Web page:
There have been several posts lately on a forum I belong to concerning why kids don't read. Several people lay the blame at the feet of teachers who assign "boring" books and kill the love of reading. While I can't defend all teachers and certainly recognize the type, I have to say a few words about the other end of that spectrum.

There were teachers who read to me/us all through elementary, who made books seem as fascinating as I discovered them to be once I could read them myself. I recall the Little House on the Prairie books, Paddle-to-the-Sea, and many others, usually read in segments right after lunch recess. I still vividly recall each teacher's voice and way of reading with the expression and excitement that we were as yet too young to put into our own decoding efforts. I now understand that they carefully chose an interesting spot for each day's stopping point.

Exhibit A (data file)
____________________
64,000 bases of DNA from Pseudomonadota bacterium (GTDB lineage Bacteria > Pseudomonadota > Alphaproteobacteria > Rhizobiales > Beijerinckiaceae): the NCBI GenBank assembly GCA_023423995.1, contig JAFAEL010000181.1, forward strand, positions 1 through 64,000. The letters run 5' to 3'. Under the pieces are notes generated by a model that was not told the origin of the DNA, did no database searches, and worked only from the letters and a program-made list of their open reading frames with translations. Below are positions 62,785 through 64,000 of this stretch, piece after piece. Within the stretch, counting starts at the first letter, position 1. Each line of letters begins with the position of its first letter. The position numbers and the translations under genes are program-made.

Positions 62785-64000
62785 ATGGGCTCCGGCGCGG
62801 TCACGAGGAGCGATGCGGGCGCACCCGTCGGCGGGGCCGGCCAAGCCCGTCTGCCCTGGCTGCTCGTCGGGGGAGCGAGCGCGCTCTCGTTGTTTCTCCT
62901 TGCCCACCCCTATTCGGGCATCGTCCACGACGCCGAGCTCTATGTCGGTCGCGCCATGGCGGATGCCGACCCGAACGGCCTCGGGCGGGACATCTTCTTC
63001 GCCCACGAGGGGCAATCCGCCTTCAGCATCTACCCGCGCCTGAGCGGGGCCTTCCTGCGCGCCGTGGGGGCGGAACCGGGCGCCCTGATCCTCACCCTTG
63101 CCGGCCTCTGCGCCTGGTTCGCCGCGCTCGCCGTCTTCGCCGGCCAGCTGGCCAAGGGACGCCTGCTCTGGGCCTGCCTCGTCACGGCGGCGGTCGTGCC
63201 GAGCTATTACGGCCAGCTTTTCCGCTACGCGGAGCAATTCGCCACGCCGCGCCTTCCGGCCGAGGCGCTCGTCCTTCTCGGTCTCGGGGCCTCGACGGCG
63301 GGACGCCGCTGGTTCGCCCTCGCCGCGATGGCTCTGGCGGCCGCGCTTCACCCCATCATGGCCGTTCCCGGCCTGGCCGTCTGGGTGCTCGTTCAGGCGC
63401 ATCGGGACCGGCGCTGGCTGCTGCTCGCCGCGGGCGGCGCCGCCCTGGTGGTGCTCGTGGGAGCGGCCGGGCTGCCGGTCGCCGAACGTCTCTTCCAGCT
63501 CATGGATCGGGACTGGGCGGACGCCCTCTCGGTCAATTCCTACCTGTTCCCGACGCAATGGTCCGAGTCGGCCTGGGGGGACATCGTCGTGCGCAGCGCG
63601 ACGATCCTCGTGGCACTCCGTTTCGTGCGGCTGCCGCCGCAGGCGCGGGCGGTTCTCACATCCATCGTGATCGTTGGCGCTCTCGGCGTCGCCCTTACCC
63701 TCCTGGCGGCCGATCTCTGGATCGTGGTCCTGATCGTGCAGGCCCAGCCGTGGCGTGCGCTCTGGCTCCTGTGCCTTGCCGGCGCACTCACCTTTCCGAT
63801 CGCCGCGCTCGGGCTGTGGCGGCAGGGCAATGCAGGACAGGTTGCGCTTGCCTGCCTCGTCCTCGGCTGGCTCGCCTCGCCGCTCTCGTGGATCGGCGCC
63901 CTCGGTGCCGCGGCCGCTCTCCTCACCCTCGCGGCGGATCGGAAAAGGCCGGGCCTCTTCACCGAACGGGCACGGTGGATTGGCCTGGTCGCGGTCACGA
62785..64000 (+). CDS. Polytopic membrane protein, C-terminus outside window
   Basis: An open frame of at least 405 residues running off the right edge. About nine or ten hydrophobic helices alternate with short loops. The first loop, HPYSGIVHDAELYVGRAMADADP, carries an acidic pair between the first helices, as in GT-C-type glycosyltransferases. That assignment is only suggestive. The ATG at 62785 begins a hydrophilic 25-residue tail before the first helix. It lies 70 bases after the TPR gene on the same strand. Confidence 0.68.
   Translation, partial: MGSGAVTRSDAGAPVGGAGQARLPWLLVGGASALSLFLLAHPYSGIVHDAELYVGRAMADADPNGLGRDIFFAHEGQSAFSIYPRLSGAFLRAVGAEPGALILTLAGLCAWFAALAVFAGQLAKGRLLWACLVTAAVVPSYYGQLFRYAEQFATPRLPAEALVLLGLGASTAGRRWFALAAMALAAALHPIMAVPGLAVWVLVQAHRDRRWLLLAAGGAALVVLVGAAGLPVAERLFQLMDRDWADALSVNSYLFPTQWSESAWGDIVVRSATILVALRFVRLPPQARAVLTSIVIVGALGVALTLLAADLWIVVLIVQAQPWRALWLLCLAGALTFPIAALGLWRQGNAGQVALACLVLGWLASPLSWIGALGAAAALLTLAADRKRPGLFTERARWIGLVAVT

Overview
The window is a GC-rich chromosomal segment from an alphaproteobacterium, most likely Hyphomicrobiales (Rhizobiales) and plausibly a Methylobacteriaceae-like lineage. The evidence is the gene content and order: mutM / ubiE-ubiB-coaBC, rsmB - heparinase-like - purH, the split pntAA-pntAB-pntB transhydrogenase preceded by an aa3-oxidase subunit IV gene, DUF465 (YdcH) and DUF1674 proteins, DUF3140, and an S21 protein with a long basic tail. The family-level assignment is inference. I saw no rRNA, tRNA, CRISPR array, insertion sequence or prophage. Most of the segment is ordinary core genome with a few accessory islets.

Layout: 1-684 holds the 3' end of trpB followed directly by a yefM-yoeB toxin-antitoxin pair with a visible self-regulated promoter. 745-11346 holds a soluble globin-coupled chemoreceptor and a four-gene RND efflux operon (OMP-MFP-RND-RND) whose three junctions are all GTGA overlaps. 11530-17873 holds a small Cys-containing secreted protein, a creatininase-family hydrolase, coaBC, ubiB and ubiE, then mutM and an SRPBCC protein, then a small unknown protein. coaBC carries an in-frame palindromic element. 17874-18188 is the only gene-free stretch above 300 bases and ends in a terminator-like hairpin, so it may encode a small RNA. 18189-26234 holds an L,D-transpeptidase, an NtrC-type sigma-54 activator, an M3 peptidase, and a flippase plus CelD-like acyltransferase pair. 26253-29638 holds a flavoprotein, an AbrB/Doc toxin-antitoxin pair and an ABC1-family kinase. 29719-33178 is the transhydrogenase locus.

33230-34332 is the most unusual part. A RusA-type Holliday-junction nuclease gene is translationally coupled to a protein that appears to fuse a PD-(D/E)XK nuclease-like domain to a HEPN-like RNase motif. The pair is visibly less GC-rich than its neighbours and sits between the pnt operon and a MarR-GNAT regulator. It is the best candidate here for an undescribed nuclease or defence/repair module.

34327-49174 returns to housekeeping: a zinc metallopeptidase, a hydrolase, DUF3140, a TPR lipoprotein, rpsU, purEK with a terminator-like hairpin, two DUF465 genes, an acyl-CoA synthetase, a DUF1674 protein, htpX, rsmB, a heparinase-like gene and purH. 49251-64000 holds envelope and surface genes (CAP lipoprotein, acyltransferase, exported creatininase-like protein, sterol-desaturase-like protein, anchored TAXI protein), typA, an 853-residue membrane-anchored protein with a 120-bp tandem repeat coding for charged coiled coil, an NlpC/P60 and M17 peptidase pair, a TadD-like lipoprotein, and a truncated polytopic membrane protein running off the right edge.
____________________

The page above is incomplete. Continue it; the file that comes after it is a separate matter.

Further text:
What were they doing? Getting thirty-odd little bodies to stop wiggling for a few minutes, yes. But they were also planting a love of the word, not just the single words we were learning slowly, day by day, but the strung-together words that make a place or a person come alive in your head. I knew what Laura Ingalls looked like long before they showed her to me on television, and I paid better attention to geography lessons after we traced that little wooden canoe's path down the St. Lawrence seaway.

Those teachers created in me the desire to read for myself: to read faster, more widely, and with a developing sense of what I like. Some of them weren't particularly great teachers, not even great people. But they did their job.

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